Imphal: The United Naga Council (UNC) on Thursday expressed displeasure and concern over the recent statement made by Nagaland minister Temjen Imna Along on the Naga political issue following the formation of the Core Committee on Naga Political Issue (CCNPI).
“Any solution that would come should be under the Constitution of India and it should be under Indian union. So anything that is good for the Naga people under the Constitution of India should be pursued and done,” the minister, who is also Nagaland’s state BJP president, had said during a recent interview with an English news channel on June 10.
In a press statement, UNC, the apex body of the Naga community in Manipur, said that with such a comment he is only trying to make a political fortune out of the Naga political issue by tuning in line with his Delhi masters at the expense of the costly Naga people’s sacrifice and blood for the past more than 70 years.
While denouncing the statement, UNC stated that at this threshold of the ongoing Indo-Naga peace process, it is shocking to come across the irresponsible utterance of Temjen, who is also the president of Nagaland BJP.
“It is highly unfortunate and too early from a ‘young novice politician’. We wish he mends his ways as he has a long way to go,” added UNC.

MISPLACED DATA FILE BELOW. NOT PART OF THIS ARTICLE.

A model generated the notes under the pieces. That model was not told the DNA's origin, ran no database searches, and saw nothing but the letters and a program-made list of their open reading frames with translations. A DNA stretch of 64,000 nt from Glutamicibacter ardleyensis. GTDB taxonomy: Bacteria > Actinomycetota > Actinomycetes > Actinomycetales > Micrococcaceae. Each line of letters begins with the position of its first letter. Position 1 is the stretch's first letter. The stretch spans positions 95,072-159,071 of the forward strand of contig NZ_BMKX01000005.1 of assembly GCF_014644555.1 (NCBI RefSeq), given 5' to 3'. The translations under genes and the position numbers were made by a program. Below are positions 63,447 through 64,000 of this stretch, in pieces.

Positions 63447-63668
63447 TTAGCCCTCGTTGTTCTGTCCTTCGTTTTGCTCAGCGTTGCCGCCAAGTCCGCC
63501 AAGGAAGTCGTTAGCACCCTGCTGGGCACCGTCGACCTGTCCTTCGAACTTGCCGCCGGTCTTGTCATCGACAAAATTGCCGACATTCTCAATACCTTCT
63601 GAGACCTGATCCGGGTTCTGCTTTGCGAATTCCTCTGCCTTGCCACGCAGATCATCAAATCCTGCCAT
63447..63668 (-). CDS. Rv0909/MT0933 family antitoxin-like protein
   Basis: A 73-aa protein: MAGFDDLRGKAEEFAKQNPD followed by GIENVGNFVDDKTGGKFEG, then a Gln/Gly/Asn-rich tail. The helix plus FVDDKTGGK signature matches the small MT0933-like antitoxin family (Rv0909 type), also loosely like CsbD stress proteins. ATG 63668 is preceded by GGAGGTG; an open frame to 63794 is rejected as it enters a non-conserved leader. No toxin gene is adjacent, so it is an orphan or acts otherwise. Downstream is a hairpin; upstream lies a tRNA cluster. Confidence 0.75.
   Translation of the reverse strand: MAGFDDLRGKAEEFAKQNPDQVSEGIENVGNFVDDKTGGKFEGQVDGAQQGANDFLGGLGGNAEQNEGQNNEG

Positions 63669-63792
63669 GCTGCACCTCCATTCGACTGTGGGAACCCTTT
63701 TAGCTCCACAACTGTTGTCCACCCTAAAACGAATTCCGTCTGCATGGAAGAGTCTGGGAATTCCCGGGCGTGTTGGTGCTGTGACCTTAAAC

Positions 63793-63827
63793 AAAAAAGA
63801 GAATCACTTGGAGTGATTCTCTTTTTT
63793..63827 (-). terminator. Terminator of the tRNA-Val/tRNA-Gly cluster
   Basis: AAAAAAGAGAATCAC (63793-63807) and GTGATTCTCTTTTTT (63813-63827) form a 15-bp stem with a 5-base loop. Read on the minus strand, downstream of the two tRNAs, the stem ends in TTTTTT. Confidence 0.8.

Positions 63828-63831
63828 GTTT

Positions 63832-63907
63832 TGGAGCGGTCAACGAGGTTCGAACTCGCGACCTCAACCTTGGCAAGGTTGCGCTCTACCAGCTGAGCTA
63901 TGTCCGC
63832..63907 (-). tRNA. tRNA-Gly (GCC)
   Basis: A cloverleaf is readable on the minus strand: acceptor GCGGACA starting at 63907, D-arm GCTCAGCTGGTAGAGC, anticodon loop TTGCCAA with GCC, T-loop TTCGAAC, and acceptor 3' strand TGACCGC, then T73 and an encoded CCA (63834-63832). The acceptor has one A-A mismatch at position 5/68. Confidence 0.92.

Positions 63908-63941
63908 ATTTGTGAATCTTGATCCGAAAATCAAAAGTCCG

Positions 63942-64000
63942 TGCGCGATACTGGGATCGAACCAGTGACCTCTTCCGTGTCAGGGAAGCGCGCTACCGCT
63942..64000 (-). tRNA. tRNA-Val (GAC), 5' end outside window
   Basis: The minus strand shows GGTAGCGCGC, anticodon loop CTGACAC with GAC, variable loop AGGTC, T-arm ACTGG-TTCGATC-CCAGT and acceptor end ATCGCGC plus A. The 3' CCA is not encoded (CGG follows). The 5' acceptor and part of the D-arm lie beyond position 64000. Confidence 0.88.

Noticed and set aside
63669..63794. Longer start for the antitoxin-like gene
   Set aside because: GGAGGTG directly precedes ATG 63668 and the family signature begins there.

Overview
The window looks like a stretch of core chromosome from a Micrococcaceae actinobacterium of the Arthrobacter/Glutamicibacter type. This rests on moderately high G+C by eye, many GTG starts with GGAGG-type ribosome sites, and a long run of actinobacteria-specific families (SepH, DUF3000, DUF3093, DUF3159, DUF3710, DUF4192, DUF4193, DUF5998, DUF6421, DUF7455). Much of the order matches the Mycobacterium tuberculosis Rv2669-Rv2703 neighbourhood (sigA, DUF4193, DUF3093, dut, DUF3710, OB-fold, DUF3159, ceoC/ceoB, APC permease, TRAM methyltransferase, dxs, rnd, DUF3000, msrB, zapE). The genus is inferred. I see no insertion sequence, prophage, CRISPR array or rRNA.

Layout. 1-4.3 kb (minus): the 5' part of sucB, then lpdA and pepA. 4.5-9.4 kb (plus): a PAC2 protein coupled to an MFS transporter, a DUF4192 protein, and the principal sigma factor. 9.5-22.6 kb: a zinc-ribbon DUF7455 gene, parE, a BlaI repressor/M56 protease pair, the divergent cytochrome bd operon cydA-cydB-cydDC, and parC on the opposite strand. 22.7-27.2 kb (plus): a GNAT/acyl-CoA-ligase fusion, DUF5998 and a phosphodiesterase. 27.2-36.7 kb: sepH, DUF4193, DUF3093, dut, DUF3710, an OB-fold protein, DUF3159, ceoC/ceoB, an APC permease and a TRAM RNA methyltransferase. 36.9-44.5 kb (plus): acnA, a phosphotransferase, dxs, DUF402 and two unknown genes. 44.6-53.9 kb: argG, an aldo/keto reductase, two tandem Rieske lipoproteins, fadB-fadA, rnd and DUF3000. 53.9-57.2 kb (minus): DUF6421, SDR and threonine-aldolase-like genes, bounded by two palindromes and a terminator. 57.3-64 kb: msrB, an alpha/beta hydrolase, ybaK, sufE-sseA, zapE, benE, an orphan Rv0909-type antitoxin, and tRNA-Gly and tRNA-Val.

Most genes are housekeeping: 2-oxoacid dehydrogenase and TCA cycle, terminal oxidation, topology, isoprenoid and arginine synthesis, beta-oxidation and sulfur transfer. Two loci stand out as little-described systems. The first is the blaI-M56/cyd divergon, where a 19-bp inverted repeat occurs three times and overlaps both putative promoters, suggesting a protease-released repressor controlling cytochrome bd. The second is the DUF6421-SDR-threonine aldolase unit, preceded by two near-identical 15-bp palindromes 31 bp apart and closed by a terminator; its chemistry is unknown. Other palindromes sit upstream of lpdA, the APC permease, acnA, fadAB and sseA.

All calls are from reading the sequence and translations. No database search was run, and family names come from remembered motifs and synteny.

Besides UNC, Temjen’s recent comment that the Naga political solution should come under the Constitution of India has drawn criticism from various Naga organisations and political parties, including Naga Hoho and JDU Nagaland.
Highlighting the genesis of the political talks between the government of India and the Naga group led by the National Socialist Council of Nagalim (NSCN-IM), UNC further said that the Naga movement has associated with great Indian leaders like Mahatma Gandhi and Jaya Prakash Narayan, a Gandhian.
“We are all quite aware that the government of India and the Naga people had signed three failed agreements in the past — (i) the 9 Point Agreement (Sir Akbar Hydari) signed, on the June 26-28, 1947, (ii) the 16th Point Agreement signed on July 26, 1960 and (iii) the Shillong Accord signed on November 11, 1975, said the UNC in the statement.
Having failed to bring the desired political aspirations of the Naga people, violent armed confrontations resumed between the Indian armed forces and the Naga army till the signing of the second ceasefire agreement in 1997 between the government of India (GoI) and NSCN on three conditions, it added.